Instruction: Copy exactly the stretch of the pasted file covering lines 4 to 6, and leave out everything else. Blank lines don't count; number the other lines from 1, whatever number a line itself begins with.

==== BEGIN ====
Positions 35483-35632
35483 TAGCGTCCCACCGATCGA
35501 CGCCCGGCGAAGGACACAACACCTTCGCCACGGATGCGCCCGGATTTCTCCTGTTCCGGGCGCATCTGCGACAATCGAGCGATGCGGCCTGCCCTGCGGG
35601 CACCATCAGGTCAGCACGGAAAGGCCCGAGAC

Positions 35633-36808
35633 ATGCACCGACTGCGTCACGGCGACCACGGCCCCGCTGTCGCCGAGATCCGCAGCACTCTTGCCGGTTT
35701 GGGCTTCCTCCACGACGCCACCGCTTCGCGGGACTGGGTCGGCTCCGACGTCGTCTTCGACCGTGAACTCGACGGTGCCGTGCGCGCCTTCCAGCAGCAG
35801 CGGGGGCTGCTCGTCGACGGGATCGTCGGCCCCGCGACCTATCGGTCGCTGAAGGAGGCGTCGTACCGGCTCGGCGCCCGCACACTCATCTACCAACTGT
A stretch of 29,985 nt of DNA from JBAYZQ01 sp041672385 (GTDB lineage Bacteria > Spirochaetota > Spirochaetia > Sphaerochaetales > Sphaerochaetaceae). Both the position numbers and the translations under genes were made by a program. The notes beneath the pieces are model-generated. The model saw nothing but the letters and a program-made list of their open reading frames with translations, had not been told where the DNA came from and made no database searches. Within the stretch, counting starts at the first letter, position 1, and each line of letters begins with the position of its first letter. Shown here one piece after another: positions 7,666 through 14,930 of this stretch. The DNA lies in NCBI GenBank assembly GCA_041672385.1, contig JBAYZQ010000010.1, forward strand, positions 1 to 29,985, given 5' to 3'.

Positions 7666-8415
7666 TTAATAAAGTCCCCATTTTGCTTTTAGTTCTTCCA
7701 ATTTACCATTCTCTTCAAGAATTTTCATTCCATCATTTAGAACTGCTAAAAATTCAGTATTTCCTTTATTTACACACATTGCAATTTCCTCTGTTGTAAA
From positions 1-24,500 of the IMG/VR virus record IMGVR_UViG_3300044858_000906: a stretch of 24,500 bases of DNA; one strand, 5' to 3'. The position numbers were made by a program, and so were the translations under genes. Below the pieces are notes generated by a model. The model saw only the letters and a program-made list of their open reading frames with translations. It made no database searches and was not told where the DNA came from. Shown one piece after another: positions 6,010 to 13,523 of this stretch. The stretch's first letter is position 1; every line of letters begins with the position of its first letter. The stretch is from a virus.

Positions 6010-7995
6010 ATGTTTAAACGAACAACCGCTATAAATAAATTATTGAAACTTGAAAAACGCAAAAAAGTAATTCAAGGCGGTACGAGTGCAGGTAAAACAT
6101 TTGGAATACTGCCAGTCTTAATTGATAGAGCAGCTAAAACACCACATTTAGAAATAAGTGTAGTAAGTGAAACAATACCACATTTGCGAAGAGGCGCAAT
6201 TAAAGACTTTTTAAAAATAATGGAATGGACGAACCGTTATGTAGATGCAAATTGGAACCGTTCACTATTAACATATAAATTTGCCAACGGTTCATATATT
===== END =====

35601 CACCATCAGGTCAGCACGGAAAGGCCCGAGAC

Positions 35633-36808
35633 ATGCACCGACTGCGTCACGGCGACCACGGCCCCGCTGTCGCCGAGATCCGCAGCACTCTTGCCGGTTT